While you’ve probably cleared your system of wishing people a happy new year by now, there’s still a fairly significant celebration coming up: lunar new year.

Marked by the patterns of the moon and celebrated on the first new moon between Jan. 21 and Feb. 20, it is an day steeped in tradition throughout Asia and in the places where Asians have migrated to, including the United States where you might be most common with Chinese New Year or Vietnamese New Year, known as Tết.

Accompanying the lunar new year is a zodiac calendar, known as the shēngxiào, that is made up of 12 cycles, each named for a specific animal. While we are currently closing out the Year of the Monkey, on Jan. 28 the proverbial calendar will turn and we will enter into the Year of the Rooster.






As has become fashionable in the cigar industry in recent years, no celebration must be without a corresponding cigar and Davidoff has stepped up to cover the lunar new year. The company launched its Zodiac Series of limited editions in late 2012 with the 2013 Year of the Snake, following it up with the Year of the Horse, Year of the Sheep, Year of the Monkey and the most recent release, Year of the Rooster.


It’s a 6 3/4 x 50 diadema finas vitola that will immediately look familiar to devoted fans of the brand, as it is the same size as the Davidoff Diademas Finas that was released in 2006 as part of the 100th birthday celebration of the company’s late founder, Zino Davidoff. For the blend, the company selected an Ecuadorian habano wrapper to cover a Dominican core made up of a San Vicente mejorado binder and Dominican Republic criollo seco, piloto seco, piloto viso and San Vicente visos in the filler. A total of 80,000 cigars were made, split up into 8,000 boxes of 10 cigars.

A matching set of accessories has also been released, including a double guillotine cutter and a red leather cigar case.


  • Cigar Reviewed: Davidoff Limited Edition 2017 Year of the Rooster
  • Country of Origin: Dominican Republic
  • Factory: Cigars Davidoff
  • Wrapper: Ecuadorian Habano
  • Binder: Dominican Republic (San Vicente Mejorado)
  • Filler: Dominican Republic (Criollo seco, Piloto seco, Piloto viso and San Vicente viso)
  • Length: 6 3/4 Inches
  • Ring Gauge: 50
  • Vitola: Diadema Finas
  • MSRP: $40 (Boxes of 10, $400)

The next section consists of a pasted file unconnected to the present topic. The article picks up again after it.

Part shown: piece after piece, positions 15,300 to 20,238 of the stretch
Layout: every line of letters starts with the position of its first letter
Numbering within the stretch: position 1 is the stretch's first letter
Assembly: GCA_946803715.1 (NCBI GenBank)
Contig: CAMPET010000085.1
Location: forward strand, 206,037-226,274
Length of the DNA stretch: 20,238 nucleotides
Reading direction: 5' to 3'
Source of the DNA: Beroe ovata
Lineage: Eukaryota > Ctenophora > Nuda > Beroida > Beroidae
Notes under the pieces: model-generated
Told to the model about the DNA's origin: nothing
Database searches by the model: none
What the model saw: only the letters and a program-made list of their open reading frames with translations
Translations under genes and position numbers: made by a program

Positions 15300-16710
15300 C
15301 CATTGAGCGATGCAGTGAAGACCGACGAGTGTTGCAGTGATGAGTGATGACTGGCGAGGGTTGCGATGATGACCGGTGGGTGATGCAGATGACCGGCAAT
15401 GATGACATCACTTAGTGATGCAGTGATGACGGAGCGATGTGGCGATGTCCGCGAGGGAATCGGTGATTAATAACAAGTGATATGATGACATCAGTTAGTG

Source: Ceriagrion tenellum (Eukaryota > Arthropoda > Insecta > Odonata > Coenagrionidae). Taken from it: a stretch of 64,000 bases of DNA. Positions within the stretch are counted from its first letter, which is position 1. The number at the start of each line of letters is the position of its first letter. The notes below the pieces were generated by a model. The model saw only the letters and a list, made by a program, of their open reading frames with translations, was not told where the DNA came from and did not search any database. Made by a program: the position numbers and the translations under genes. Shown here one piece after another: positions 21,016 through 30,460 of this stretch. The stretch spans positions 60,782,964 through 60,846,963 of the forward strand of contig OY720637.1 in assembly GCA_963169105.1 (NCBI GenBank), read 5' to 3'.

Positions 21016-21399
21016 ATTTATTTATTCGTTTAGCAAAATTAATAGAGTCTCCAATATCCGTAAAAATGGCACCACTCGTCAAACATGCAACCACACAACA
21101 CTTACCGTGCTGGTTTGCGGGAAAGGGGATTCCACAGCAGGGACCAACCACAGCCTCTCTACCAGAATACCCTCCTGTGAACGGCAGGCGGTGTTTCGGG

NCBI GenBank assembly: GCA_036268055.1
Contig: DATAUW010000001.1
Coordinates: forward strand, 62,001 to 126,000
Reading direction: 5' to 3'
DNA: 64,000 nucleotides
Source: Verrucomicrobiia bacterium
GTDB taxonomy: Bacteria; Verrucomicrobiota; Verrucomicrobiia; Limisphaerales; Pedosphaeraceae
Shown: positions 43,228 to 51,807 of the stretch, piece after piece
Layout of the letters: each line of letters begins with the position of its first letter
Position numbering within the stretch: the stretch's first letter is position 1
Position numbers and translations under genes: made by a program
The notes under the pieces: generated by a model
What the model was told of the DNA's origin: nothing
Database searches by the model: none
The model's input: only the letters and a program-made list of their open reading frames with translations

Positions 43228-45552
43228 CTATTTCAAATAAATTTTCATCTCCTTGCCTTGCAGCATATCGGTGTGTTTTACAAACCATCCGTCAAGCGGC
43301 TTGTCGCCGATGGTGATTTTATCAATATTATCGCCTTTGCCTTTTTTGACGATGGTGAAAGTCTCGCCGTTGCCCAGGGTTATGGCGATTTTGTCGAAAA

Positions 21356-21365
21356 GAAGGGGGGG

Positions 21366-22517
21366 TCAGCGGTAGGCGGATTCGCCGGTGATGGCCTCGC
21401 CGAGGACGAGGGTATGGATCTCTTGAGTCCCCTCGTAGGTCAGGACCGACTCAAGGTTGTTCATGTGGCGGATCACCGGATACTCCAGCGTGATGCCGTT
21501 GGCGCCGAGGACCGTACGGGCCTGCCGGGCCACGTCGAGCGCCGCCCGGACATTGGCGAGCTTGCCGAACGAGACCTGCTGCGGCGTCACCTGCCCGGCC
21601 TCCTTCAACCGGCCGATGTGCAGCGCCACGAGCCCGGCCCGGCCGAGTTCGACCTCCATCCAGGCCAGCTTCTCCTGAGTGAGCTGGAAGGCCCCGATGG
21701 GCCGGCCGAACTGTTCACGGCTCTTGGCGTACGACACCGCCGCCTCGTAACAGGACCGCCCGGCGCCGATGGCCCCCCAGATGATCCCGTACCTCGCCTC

• Release Date: November 2016
  • Number of Cigars Released: 8,000 Boxes of 10 Cigars (80,000 Total Cigars)
  • Number of Cigars Smoked For Review: 3

The Year of the Rooster is a long and slender perfecto that looks a bit like a slimmed down salomon but of course doesn’t have the bulbous foot. At a surface level it is a good looking cigar with a wrapper both has some veins and shows some of the bumpiness from beneath it. The wrapper has an deep tan to it, almost an earthy brown color to it though it isn’t particularly dark. The roll is clean on all three samples, with visible seams on one sample that show some jagged cuts. Firmness varies a bit; in the fist sample, the third closest to the foot is a bit softer than what’s above it, which is firm without being hard, while the second and third cigars were softer closer to the bands. The small opening at the foot doesn’t allow for much aroma, but a few deep inhales of the wrapper get rewarded with pretzel dough, peanuts and toffee. Despite the small openings on both ends, air moves quite well during the cold draw, with a slightly sweet and doughy flavor.

The Year of the Rooster begins with a surprising hit of pepper in the first puffs, almost as if I burst a pocket of a specific leaf that was rich with oils. It’s a short-lived hit though, as the pepper disappears fairly quickly and the cigar picks up a familiar flavors of wood and mixed nuts. The draw feels like it tightens up just a bit once the burn line progresses above the taper, and while smoke production is a bit low, it’s not concerning. The ash holds on for well over an inch before finally departing as I’m trying to snap a picture of it, while the burn line is crisp and even. Once that first clump is gone, the smoke takes on a slightly softer texture in the mouth, almost cotton-like, while the flavor softens for a brief puff or two as the pepper reloads for both the taste buds and olfactory receptors.


Much like it started, the Year of the Rooster gets the second third underway with a healthy amount of pepper delivered via a retrohale, though it’s a bit lighter in terms of its gravitas. The  smoke is a bit thinner as well and has a bit of oily texture to it now. There’s citrus zest sharpness on the tongue, more a physical response than a specific taste, and it hardly overshadows the building pepper that the smoke offers. A bit of creaminess can be found just ahead of the midpoint, but it is faint and easily missed, though it does add positively to the profile. Shortly after the bands need to come off, pepper returns at seemingly the perfect moment to redirect the flavor into something fuller and more stimulating than where it had been lingering, though one sample gives me some unwelcome sourness that makes my tongue curl due to its chalky base, something that sticks with the bulk of this section for that one sample. The draw and smoke production hit a spot where neither is quite hitting on all cylinders and I find myself rotating the cigar to hopefully come across a bit better draw. Flavor-wise, the pepper isn’t dominating but still present, and that goes for the retrohale as well. There’s also a bit of chalk coloring the flavor and I’m getting a familiar Dominican tobacco profile with a bit of loamy soil, as well as some mixed nuts.